By Shane McGinley
KEO will be project manager and AECOM will be head design consultant for Al Wakrah Stadium
Qatar has appointed the lead project manager and design consultant for the first of its World Cup 2022 stadia, it was announced on Thursday.
The Qatar 2022 Supreme Committee announced it has appointed KEO as the project manager and AECOM as the design consultant for its Al Wakrah Stadium.
The statement confirmed the top-tiers of the 45,000-seater stadium will be modular and, following the tournament, the capacity of the stadium will be reduced to 20,000. The remaining 25,000 seats will be removed, donated and re-constructed in countries that require assistance in developing sporting infrastructure.
"This is an important step for us as we deliver on our innovative hosting concept," said Hassan Al Thawadi, Secretary General for the Qatar 2022 Supreme Committee.
"We are looking forward to working with our partners on Al Wakrah Stadium to construct an amazing sporting facility that both serves the local community and integrates with Al Wakrah's fabric. We are delighted with the sustainable legacy that this stadium, as well as forthcoming ones, will leave behind for Qatar and the world."
AECOM will work with Zaha Hadid Architects on the design and delivery of the stadium. The statement also confirmed KEO and AECOM will undertake a community survey of the residents of Al Wakrah, aimed at gauging public opinion on development of the area surrounding the stadium.
Qatar is poised to spend $130bn on infrastructure projects ahead of hosting the FIFA World Cup tournament in 2022, according to a report in October 2012 by KFH-Research.
Construction of Qatar's first stadium for the 2022 World Cup tournament will start in 2013, officials from the Qatar 2022 Supreme Committee said in October 2012.
Earlier this week, Qatar hired IMG and Amsterdam Arena as stadium operations consultants for the prestigious football tournament.
In a statement, the Qatar 2022 Supreme Committee said that the two would assist on the development of business cases for all of the competition venues during the event, including stadia and their precincts, as well as training sites.
Amsterdam Arena and IMG will also perform technical reviews of each stadium at every design phase, on aspects including safety and security, maintenance, technology integration, catering and commercial strategies.
“By involving us in this early stage and letting us develop the programme wide strategies on various subjects we can optimally contribute to the organisation of the World Cup,” said Henk Markerink, CEO, Amsterdam Arena.
Amsterdam Arena is the owner and operator of the Dutch city’s multifunctional football stadium, which is home to top tier club AFC Ajax and recently hosted the UEFA Europa League Final. IMG, based in New York, is one of the world’s biggest venue management firms.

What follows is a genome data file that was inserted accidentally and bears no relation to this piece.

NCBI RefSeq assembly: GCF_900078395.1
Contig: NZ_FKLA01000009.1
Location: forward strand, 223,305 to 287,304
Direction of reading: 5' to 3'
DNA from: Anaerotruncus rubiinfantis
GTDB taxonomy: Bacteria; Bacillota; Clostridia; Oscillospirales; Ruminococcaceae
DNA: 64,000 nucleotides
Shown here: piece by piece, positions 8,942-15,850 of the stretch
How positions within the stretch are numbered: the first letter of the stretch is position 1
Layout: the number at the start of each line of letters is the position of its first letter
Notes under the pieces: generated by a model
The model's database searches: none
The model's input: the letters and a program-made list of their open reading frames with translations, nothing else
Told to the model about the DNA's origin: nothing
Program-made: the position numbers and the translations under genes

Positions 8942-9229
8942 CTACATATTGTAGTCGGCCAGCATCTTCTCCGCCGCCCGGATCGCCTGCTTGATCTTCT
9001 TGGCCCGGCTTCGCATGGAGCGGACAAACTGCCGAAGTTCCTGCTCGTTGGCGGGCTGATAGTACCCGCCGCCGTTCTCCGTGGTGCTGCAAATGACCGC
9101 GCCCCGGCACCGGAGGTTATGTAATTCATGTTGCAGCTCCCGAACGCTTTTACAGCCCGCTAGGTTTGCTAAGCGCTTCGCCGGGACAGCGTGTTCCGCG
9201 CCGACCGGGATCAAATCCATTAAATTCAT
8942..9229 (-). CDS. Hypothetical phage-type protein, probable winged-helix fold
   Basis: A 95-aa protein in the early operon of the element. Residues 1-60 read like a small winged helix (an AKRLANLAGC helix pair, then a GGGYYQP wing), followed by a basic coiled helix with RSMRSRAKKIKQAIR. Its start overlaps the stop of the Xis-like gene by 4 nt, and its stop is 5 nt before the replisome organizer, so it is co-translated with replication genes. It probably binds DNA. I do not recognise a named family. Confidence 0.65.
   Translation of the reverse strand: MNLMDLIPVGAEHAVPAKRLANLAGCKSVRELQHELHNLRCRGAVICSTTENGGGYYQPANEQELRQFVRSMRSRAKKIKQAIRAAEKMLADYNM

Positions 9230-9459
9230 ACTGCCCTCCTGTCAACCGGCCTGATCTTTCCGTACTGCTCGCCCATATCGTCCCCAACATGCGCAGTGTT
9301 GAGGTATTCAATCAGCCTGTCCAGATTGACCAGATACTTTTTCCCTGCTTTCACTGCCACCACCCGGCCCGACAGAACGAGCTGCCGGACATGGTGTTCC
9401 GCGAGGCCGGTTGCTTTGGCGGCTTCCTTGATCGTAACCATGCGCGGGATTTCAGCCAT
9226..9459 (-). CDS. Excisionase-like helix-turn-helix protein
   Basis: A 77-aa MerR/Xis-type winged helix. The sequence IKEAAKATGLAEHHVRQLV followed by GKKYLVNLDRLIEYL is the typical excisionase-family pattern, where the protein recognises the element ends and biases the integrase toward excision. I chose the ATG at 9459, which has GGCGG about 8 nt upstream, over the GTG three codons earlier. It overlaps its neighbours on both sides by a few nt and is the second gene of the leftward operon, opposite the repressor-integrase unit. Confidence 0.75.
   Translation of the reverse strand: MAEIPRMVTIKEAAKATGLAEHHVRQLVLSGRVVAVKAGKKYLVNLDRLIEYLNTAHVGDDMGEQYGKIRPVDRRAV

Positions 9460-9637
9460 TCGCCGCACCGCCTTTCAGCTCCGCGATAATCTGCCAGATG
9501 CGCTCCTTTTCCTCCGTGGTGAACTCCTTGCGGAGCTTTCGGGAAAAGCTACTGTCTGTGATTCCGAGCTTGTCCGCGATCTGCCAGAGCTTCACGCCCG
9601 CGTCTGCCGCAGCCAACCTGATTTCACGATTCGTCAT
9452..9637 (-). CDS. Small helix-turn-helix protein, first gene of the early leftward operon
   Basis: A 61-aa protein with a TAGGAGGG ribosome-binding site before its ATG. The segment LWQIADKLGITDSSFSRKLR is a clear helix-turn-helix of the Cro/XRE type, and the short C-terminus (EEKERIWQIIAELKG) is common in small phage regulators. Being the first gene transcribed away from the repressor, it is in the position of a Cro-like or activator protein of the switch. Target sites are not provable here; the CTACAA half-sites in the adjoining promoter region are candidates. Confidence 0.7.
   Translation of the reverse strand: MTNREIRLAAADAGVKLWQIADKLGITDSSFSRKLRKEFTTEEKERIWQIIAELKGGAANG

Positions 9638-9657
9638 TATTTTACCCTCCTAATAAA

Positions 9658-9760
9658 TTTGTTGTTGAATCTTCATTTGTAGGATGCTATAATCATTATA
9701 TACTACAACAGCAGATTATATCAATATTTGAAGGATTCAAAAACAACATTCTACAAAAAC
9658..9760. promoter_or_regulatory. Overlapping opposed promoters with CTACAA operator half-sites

Last month it emerged that Qatar is negotiating with FIFA, football’s world governing body, to reduce the number of stadia it builds for the 2022 World Cup, Bank of America Merrill Lynch said.
The oil and gas-rich Gulf nation had asked to cut the number of stadiums from 12 to eight or nine amid rising costs, the US bank said in a statement to investors.
Qatar’s World Cup bid states it would spend about $4bn on stadiums, including expanding three existing venues and building nine new state-of- the-art stadiums with capacities of at least 43,000 each.
However, Bank of America Merrill Lynch head of emerging market fixed income strategy Alberto Ades said the total cost for infrastructure for the World Cup would likely exceed the bank’s initial estimate of $95bn.construction news from the UAE and Gulf countries, follow us on Twitter and Linkedin, like us on Facebook and subscribe to our YouTube page, which is updated daily.
It ain't gonna happen but let them play it out for a couple more years.
Agreed Anon , perhaps the should only hire there own people. As they are brilliant in all fields. Best mangers, scientist , engineers , and legal experts under they desert Sun. After all the West is so jealous of them they can just pull it together with the own people. And when it all falls to pieces they will have no one blame other than themselves. 2022 or bust.
Opinions aside, the fact is Qatar still has the hosting right for WC2022. Qatar can and will finance the construction of whatever is needed for the event. Speculators agreed that this event will be one of the best WC events to ever happen. As for you continuous hatred\negative comments towards Qatar, we have a saying in Arabic "If you're stabbed at the back, then you are certainly at the front". Try harder guys.
I wonder who will be building the stadiums.
There will be contractors experienced in stadiums but if Wembley is an example I can't see Qutar putting up with delays and overruns.